Author: Larry Peabody
Category: Workplace Ministry
To facilitate a truly global conversation, we ask Christian leaders from around the world to respond to the Global Conversation’s lead articles. These points of view do not necessarily represent the Lausanne Movement. They are designed to stimulate discussion from all points of the compass and from different segments of the Christian community. Please add your perspective by posting a comment so that we can learn and grow together in the unity of the Spirit.
A response to Gordon Preece, Al Miyashita & Willy Kotiuga’s article: Truth and the Workplace
As you say, the church crisis extends beyond the workplace to “an overall lack of commitment to whole-life disciple-making in general.” We produce spectators instead of disciples. We have turned the family-of-God circle into an audience that attends lectures and concerts.
Why? Because we hold to an unbiblical idea of why we gather. We see the purpose as worship. Certainly we should worship 24-7. But the New Testament answer to the “Why meet?” question is that we are to gather to build up, encourage, and spur on one another. Jesus’ new command is all about one-anothering.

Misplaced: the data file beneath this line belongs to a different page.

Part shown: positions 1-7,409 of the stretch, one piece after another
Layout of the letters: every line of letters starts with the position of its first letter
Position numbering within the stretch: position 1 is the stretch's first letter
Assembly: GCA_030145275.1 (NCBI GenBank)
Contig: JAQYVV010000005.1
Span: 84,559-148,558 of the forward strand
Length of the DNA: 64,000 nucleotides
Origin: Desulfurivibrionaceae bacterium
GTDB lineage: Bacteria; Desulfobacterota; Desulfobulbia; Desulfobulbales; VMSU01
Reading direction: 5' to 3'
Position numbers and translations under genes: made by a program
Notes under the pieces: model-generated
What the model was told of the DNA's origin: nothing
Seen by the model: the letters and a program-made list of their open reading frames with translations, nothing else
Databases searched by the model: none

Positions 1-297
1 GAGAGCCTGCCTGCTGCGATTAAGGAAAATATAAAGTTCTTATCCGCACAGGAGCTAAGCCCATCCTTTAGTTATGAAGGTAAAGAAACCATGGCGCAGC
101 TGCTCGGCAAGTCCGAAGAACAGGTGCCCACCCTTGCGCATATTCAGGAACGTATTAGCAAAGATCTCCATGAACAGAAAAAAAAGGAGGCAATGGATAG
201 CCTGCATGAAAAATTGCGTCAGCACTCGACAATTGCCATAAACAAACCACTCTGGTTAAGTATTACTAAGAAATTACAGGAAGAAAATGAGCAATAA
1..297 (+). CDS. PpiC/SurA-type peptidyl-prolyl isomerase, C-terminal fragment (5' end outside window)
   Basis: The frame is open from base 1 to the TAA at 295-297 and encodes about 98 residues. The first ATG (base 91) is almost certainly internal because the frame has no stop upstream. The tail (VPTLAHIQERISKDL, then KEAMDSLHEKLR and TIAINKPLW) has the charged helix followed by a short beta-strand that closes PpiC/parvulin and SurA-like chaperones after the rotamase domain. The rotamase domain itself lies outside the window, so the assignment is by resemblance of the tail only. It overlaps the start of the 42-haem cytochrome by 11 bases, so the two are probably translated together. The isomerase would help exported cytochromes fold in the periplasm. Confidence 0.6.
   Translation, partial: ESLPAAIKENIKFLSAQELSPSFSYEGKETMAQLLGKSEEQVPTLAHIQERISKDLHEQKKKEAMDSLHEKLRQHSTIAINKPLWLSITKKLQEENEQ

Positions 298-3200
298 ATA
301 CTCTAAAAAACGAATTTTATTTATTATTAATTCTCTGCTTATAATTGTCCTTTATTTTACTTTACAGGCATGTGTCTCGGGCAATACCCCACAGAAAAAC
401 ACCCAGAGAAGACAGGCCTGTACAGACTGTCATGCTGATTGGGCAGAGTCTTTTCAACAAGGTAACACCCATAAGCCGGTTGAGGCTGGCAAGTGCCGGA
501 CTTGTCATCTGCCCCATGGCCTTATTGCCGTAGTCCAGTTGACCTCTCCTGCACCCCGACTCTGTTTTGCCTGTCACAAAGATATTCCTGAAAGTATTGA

I. Howard Marshal, in “How Far Did the Early Christians Worship God?” says, “Worship is obviously an element in Christian meetings, but it is not the principal one.” After an in-depth look at the relevant New Testament passages, Marshall writes, “When a specific function or purpose is ascribed to a church meeting it is not the glorification of God but the building up of the church and the ministry to its members. Church meetings are for the benefit of the congregation and so indirectly for the glory of God.”
Countless church leaders see worship as the primary goal when the church meets. So they naturally resist “interrupting” the agenda for anything as mundane as everyday work. This brings us back to your point about the sacred-secular divide. We’ve raised “worship” to the sacred side of that divide. And we’ve relegated “work” to the secular side.
The UBS New Testament Handbook suggests Ephesians 4:12 can be translated to say that church leaders are to prepare God’s people “for the work people who follow Christ must do.” Clearly the New Testament calls Christ-followers to engage in useful work. Such God-assigned work, then, is not “secular”—and neither is the work of preparing them to do it.
Larry Peabody, USA